14. @Cyclops Hope your day was great. More experience and age — awesome!

  15. The best practice for riding out of saddle is practicing 1000 m time trial starts on the track.
    It includes everything, from standing in the drops, over the V-Locus to trying to break your handlebars.

  16. great one Frank

    lots of good points as i read down the thread, it sucks being out of the loop for a couple of days, cause getting caught up is like getting spit off the back and clawing your way back into the group.

    The kicker is on ‘out of the seat climbing’ or simply ‘nailing it’ is it is a completly different discipline as you well point out.  Some of us, me…, don’t hardly ever come out of the saddle.   in a group ride, in fact, it can be dangerous since most really don’t perform this with souplesse.  Thus, when climbing…my buddies will remark ‘why the hell don’t i get out of the saddle’, but my spin is good and i don’t necessarily see the need to.  Now, on days that we are out to break one anothers legs, then I do come out, most often when I am on a flat piece of road and need to pin my ears back and really drill it.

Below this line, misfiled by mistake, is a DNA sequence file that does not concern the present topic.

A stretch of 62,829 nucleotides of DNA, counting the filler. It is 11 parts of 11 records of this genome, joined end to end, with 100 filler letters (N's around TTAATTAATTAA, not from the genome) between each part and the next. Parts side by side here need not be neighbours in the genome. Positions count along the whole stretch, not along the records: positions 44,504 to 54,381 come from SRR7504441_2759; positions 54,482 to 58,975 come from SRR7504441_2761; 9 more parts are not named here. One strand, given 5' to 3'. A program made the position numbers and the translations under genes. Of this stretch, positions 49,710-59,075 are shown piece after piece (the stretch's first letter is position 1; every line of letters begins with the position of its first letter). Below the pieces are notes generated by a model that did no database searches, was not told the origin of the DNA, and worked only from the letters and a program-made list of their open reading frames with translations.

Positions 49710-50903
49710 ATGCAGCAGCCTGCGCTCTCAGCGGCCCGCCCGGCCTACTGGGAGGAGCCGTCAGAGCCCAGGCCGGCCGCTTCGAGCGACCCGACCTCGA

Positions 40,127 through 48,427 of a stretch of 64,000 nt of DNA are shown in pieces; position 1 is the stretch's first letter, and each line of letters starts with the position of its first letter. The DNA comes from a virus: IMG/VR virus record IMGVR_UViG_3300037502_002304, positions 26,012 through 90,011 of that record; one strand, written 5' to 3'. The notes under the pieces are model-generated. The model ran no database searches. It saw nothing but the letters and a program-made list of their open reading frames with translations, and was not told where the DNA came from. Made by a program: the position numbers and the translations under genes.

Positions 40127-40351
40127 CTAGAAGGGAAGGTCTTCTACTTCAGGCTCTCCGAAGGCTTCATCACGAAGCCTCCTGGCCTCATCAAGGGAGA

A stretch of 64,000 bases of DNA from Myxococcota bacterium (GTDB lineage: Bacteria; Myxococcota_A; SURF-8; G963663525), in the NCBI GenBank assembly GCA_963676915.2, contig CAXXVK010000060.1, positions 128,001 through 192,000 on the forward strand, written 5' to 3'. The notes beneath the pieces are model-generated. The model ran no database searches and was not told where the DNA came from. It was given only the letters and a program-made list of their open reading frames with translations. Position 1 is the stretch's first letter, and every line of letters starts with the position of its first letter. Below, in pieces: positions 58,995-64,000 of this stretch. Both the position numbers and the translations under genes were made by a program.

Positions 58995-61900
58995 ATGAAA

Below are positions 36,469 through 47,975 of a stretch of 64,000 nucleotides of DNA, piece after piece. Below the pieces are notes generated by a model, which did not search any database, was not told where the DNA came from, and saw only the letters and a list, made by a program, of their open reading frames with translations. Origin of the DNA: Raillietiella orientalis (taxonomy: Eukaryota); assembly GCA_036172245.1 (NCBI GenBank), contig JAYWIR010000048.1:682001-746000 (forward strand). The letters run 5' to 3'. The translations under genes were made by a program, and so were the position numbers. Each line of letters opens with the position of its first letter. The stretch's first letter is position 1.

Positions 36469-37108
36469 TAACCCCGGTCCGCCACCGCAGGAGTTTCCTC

I agree, while the hoods are a safe place to grab, the evolution of the STi shifting has totally lead to the ruination of the beauty of the drops to some degree, in fact it may have confused our whole geometric concepts/thinking on the ideal positons, and the tradition of grabbing the drops out of the saddle and nailing it like an incindiary dog like Yates et al use to.  Not that I am a purist or anything, but it is as you mention a harmonious balance we find ourselve in when able to perform.

    So, i far prefer the drops when coming out of the saddle.  There is no doubt a ton of power to be gained in it, but it also will tick you over into the redline much quicker, so be careful.  They say it takes ~25% more energy to perform the same workload from the seated position, to grabbing a handful of the drops and coming out of the saddle.